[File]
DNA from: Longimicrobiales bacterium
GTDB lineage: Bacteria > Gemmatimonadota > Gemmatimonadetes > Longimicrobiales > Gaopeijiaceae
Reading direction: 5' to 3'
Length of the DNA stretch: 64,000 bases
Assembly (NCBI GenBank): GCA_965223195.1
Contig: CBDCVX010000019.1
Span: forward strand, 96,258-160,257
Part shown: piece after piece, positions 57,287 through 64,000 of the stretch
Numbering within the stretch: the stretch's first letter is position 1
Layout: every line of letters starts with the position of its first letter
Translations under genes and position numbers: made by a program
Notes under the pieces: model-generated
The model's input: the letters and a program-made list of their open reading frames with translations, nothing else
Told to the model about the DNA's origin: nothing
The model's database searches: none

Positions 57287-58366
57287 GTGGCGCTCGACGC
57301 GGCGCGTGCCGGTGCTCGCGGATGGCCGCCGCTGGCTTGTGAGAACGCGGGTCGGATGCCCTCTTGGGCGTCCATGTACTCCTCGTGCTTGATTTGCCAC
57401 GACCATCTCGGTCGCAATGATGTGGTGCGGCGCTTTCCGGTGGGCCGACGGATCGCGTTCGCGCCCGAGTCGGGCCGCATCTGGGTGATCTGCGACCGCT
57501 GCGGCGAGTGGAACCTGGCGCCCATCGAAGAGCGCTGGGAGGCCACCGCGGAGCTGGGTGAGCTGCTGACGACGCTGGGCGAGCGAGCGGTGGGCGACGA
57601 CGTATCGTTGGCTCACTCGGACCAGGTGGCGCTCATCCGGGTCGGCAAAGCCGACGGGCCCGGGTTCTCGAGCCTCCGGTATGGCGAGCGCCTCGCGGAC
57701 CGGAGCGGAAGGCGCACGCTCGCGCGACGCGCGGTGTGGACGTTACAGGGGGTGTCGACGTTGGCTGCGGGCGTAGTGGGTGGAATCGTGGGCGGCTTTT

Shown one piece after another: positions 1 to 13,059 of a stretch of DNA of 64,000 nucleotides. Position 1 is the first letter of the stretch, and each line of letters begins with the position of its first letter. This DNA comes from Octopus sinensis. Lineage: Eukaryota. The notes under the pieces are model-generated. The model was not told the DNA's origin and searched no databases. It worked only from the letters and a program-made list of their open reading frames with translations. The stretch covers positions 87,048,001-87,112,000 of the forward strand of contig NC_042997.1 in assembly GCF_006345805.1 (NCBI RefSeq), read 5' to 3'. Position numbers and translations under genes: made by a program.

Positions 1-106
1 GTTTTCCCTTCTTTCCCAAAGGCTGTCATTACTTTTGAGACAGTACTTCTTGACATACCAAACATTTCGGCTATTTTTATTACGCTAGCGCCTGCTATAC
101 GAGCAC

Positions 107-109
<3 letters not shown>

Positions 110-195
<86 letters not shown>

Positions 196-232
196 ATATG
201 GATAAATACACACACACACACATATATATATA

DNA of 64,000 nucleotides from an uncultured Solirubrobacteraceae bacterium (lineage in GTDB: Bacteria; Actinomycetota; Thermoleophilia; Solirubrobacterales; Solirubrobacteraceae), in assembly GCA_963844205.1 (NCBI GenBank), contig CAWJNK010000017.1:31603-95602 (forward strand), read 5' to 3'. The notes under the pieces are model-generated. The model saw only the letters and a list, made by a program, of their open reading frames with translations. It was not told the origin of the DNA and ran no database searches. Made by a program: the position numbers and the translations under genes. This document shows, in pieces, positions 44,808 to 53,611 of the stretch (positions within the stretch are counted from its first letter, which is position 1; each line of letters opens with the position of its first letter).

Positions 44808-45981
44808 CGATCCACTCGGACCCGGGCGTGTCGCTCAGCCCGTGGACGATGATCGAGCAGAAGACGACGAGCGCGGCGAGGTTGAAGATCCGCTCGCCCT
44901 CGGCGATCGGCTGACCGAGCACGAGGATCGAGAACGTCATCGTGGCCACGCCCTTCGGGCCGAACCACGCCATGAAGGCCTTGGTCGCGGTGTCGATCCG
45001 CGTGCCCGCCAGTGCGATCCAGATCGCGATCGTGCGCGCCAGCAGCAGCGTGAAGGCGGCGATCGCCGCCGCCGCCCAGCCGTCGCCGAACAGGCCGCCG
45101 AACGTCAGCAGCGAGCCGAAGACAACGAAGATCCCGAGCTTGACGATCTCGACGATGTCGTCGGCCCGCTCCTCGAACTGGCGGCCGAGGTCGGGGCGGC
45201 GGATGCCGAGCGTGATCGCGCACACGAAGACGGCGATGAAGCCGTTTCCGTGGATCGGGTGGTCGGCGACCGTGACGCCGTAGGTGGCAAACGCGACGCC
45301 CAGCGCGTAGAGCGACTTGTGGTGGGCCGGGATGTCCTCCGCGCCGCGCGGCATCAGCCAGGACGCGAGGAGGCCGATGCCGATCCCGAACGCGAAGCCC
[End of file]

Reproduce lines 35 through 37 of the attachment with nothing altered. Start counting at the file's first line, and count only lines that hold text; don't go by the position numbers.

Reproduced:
Positions 44808-45981
44808 CGATCCACTCGGACCCGGGCGTGTCGCTCAGCCCGTGGACGATGATCGAGCAGAAGACGACGAGCGCGGCGAGGTTGAAGATCCGCTCGCCCT
44901 CGGCGATCGGCTGACCGAGCACGAGGATCGAGAACGTCATCGTGGCCACGCCCTTCGGGCCGAACCACGCCATGAAGGCCTTGGTCGCGGTGTCGATCCG